Holiday let remortgages are readily available and there are a number of lenders offering remortgage products.
Remortgaging is when you take out a new mortgage on a property you already own – either to replace your existing mortgage, or to raise money.
Remortgage with an existing mortgage
If you currently have a holiday let mortgage you will know that the loan amount is determined by the rental income as a holiday let.
When remortgaging this calculation still applies along with the normal mortgage criteria. In fact the only element not present is the property ‘chain’ and the need for contracts etc.
Put simply a remortgage involves applying for a new mortgage that is used to repay the existing mortgage. It is usual for this new mortgage to be for the same amount or sometimes more than the mortgage it replaces.
Many borrowers will use this opportunity to take out a new fixed/tracker rate which often lowers their monthly payments. It is also commonly used to raise extra capital, by applying for a mortgage higher than the one it replaces.
- Switch to a lower interest rate
- Choose a fixed rate
- Borrow more money
- Change mortgage term
- Consolidate debts
- Buy out a previous partner
Remortgage without a current mortgage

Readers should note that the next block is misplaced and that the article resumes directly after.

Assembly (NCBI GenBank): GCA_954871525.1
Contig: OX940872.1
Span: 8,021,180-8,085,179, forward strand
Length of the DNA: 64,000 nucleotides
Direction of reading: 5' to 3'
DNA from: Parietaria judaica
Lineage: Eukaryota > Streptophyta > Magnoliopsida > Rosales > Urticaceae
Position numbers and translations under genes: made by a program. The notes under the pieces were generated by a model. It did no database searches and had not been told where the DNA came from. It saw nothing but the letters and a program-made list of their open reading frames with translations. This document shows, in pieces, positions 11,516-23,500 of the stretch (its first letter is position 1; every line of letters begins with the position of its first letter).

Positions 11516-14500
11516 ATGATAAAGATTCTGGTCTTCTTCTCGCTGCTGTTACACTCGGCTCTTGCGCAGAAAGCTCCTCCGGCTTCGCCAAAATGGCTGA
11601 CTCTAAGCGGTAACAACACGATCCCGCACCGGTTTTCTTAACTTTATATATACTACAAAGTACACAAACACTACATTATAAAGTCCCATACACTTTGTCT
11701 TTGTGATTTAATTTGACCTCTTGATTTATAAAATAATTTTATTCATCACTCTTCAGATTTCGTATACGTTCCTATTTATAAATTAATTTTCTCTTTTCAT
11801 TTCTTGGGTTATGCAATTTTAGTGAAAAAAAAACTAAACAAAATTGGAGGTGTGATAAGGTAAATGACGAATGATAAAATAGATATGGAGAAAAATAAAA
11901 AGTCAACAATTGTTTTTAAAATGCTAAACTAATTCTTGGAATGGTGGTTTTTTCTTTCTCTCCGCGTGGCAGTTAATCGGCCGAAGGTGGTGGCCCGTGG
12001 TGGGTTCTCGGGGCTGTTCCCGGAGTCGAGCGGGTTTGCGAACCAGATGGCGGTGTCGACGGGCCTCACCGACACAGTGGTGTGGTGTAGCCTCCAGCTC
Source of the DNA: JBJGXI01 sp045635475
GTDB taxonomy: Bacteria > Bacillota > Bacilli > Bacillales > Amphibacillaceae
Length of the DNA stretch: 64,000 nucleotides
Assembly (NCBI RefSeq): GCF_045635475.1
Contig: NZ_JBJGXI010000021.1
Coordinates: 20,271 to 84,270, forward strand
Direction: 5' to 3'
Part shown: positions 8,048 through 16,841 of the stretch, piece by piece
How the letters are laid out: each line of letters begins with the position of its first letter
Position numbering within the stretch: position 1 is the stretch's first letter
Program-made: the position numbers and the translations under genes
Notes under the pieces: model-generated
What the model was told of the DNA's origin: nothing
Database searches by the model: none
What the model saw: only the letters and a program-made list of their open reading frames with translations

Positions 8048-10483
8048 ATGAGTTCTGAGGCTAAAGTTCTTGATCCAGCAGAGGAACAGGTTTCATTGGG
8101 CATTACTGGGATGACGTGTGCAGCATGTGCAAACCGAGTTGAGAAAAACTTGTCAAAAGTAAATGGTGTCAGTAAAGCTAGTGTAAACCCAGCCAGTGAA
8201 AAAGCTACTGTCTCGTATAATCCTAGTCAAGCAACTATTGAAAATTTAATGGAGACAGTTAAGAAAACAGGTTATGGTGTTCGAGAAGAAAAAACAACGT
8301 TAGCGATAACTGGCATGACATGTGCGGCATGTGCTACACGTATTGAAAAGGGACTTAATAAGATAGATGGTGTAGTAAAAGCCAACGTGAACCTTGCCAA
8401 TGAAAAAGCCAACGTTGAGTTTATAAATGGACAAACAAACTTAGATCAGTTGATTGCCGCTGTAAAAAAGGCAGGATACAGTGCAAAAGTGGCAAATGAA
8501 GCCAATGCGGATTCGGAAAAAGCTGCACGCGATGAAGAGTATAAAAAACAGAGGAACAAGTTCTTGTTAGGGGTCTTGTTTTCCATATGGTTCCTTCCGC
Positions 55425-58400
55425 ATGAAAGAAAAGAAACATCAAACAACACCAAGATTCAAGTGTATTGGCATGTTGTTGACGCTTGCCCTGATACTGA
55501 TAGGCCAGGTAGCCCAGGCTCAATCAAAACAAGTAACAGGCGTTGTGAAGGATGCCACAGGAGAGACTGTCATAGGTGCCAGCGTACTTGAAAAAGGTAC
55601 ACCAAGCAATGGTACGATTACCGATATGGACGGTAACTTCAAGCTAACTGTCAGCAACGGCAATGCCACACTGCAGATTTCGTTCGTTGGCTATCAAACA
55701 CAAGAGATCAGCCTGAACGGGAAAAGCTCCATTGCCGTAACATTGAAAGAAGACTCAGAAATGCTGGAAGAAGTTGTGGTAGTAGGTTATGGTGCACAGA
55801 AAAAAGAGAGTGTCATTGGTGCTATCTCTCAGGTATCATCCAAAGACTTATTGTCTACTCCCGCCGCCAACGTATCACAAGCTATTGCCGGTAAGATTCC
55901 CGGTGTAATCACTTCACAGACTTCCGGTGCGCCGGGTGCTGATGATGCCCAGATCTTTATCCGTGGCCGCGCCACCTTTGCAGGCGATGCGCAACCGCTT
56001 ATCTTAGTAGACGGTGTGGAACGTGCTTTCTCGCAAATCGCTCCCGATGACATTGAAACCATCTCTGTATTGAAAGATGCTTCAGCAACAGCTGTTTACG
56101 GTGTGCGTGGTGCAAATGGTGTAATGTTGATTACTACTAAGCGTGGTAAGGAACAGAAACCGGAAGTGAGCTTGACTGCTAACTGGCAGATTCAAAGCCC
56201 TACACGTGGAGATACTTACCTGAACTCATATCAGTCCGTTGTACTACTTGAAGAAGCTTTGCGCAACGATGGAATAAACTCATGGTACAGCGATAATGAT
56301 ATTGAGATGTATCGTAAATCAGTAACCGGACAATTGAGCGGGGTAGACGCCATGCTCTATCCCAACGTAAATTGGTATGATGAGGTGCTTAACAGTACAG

If you don’t currently have a mortgage against your holiday let then the property is unencumbered.
If you wish to borrow some money against this property it is still classed as a remortgage and the normal mortgage criteria will apply.
Typically the capital you raise could be used to purchase further properties or for improvements/repairs.
Remortgage and stay with your lender
We prefer to call this a Product Transfer but others will refer to it as a remortgage.
A Product Transfer occurs when your initial interest rate product (fixed/tracker etc) ends and your lender then offers some alternatives to keep you as a customer.
Sometimes this is the best option but it could be that a better deal can be found elsewhere by remortgaging away to a new lender.
We are happy to assist either with the Product Transfer or with the remortgage analysis.
Author: Mark Lanario